A concept artist on Batman v Superman: Dawn of Justice recently shared an early design for the Flash's costume over social media. The second film in the DCEU arguably bit off more than it could chew, including brief introductions for the other members of the then-upcoming Justice League. The future of the character and the DCEU may be in flux, but now fans have another look at how he got this far.
The speedster only showed up in a couple sequences of Batman v Superman; once in some security footage in his civilian clothes and another time as a vision or time-displaced visitation in Bruce Wayne's Batcave. Neither scene gave viewers a good look at the Flash as he would eventually appear, although the so-called "Knightmare" version came close. When Ezra Miller finally donned the full suit in the next film, it received a decidedly lukewarm response among some fans.
Posting on his Instagram, artist Jerad S. Marantz shared a 3-d model of his first pass at the Flash's costume. It maintains the same color scheme most fans are familiar with, pairing a full red bodysuit with yellow accents, although it's missing the traditional white circle behind the lighting bolt on the chest. While it's a more high-tech take than the one seen on the CW show, it's also considerably sleeker and brighter than the final DCEU version. It also noticeably omits the hardened armor pieces and helmet that were so prominent in Justice League.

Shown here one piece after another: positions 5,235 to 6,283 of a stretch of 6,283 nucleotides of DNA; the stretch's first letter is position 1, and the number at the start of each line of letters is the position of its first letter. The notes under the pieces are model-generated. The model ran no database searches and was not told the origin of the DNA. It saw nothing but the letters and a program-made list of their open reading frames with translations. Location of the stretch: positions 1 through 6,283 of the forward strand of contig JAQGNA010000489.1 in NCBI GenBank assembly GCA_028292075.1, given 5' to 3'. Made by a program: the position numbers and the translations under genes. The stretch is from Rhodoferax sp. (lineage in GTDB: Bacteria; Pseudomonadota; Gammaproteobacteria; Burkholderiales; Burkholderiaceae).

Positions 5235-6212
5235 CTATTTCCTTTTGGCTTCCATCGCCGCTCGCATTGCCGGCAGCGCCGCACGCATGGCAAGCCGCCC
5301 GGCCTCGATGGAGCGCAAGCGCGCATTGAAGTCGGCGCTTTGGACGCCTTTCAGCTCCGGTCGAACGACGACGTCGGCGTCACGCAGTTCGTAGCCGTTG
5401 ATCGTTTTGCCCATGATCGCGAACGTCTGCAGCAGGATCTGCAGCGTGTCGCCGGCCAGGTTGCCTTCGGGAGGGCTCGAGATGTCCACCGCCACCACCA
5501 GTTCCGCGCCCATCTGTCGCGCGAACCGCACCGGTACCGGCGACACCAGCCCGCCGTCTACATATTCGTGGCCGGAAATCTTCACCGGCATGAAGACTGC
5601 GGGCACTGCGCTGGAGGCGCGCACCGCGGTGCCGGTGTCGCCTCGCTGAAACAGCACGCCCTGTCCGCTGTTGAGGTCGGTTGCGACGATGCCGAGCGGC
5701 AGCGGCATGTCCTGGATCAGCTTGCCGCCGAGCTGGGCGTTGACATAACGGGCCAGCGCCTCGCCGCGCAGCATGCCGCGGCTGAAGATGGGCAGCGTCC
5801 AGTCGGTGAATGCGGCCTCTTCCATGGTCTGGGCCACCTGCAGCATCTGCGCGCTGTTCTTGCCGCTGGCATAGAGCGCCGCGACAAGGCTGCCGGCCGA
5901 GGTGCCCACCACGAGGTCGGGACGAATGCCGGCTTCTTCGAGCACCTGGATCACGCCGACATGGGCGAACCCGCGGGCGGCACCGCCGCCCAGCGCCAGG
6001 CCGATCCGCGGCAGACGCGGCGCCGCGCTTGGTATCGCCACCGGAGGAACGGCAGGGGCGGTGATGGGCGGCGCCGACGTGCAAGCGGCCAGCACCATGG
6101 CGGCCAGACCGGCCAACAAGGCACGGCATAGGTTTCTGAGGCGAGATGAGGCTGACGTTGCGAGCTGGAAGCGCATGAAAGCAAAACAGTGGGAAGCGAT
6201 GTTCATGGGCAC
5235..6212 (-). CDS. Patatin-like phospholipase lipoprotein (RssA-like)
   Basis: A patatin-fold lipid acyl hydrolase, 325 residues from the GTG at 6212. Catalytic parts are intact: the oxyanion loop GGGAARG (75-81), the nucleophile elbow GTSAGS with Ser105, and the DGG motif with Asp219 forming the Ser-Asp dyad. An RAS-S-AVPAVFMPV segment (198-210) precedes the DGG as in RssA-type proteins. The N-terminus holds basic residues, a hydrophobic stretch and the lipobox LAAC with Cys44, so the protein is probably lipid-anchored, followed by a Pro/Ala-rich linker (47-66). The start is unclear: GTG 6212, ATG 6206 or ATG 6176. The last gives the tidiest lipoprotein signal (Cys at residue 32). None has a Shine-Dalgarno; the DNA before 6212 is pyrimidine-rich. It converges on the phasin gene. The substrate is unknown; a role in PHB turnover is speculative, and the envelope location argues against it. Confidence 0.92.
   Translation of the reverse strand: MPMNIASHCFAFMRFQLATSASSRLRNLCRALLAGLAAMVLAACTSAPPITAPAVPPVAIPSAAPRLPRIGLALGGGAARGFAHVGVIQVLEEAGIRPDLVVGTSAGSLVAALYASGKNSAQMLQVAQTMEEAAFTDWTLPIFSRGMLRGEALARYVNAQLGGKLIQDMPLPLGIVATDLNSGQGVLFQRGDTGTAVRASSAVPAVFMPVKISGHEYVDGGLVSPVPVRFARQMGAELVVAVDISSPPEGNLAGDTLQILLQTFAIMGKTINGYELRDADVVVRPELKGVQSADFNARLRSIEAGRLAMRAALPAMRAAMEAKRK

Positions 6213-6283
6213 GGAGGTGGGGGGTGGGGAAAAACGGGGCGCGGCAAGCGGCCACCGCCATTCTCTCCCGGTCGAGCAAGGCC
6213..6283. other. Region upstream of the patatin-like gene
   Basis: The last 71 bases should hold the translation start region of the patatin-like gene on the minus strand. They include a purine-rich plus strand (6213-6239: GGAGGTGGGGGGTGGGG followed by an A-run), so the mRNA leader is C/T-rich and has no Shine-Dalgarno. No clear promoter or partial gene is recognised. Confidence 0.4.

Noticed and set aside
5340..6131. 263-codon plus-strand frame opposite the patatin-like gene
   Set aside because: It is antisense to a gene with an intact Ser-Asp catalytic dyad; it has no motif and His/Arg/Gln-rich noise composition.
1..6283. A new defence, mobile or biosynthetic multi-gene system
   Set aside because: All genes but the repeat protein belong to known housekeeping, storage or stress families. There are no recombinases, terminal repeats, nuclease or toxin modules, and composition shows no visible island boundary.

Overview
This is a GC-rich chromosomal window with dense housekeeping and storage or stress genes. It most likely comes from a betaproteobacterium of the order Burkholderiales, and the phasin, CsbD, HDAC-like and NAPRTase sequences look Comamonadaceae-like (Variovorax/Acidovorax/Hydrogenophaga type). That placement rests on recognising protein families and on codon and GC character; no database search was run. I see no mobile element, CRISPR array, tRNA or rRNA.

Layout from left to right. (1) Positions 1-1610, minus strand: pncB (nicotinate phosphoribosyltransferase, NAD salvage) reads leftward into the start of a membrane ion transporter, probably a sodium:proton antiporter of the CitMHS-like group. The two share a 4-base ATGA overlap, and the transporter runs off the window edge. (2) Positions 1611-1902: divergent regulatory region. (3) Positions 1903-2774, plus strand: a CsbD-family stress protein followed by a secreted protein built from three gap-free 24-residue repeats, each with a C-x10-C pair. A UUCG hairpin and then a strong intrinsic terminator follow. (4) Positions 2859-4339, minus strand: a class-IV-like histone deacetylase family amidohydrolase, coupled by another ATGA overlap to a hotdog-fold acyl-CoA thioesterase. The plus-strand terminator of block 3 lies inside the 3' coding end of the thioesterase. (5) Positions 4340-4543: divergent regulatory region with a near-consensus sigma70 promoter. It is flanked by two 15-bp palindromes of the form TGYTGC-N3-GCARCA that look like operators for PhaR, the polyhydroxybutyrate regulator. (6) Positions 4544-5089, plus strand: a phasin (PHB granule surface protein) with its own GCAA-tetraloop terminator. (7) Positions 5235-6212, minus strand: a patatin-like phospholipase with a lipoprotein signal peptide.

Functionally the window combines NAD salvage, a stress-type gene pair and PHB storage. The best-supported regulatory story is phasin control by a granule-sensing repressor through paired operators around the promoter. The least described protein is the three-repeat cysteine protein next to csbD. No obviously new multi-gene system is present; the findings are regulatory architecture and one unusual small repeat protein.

The instantly recognizable costume is one of the character's hallmarks, and the adaptations to live-action have mostly stayed true to the original design, tweaking it to suit the nature of the project. In the '90s TV show, that meant latex and sculpted muscles. On the CW, it became a leather running suit and one that's getting an upgrade this year. With the DCEU, they opted for, as Bruce helpfully exposits, "silicon-based quartz sand fabric." Fans were divided on that look, but Miller certainly seemed on board.
What makes Marantz's design work so well is how it blends traditional comics with modern superhero movie costuming. Keeping the suit sleek and nearly all bright red evokes the classic design and reinforces the sense of speed. Using some mixed materials and more subtle tech notes help ground it physically without getting all grim and gritty. Producers may have run with a different look for the films, but the fact that it so closely resembles the new design for CW's consistently popular version indicates that Marantz was definitely headed in the right direction.
Source: Jerad S. Marantz
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